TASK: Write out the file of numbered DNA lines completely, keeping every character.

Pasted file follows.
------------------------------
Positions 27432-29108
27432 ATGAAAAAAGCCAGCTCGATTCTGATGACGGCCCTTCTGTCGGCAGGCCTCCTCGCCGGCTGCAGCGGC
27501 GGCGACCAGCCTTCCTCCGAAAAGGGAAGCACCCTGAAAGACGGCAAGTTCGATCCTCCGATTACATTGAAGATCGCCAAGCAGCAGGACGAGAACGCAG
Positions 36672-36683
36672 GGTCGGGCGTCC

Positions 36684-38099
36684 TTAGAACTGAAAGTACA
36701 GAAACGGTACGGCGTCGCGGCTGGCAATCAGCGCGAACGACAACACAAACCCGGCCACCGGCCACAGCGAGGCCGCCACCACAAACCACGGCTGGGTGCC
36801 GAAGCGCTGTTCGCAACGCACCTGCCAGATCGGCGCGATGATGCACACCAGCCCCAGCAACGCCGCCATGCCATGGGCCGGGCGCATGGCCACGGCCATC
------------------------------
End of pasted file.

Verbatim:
Positions 27432-29108
27432 ATGAAAAAAGCCAGCTCGATTCTGATGACGGCCCTTCTGTCGGCAGGCCTCCTCGCCGGCTGCAGCGGC
27501 GGCGACCAGCCTTCCTCCGAAAAGGGAAGCACCCTGAAAGACGGCAAGTTCGATCCTCCGATTACATTGAAGATCGCCAAGCAGCAGGACGAGAACGCAG
Positions 36672-36683
36672 GGTCGGGCGTCC

Positions 36684-38099
36684 TTAGAACTGAAAGTACA
36701 GAAACGGTACGGCGTCGCGGCTGGCAATCAGCGCGAACGACAACACAAACCCGGCCACCGGCCACAGCGAGGCCGCCACCACAAACCACGGCTGGGTGCC
36801 GAAGCGCTGTTCGCAACGCACCTGCCAGATCGGCGCGATGATGCACACCAGCCCCAGCAACGCCGCCATGCCATGGGCCGGGCGCATGGCCACGGCCATC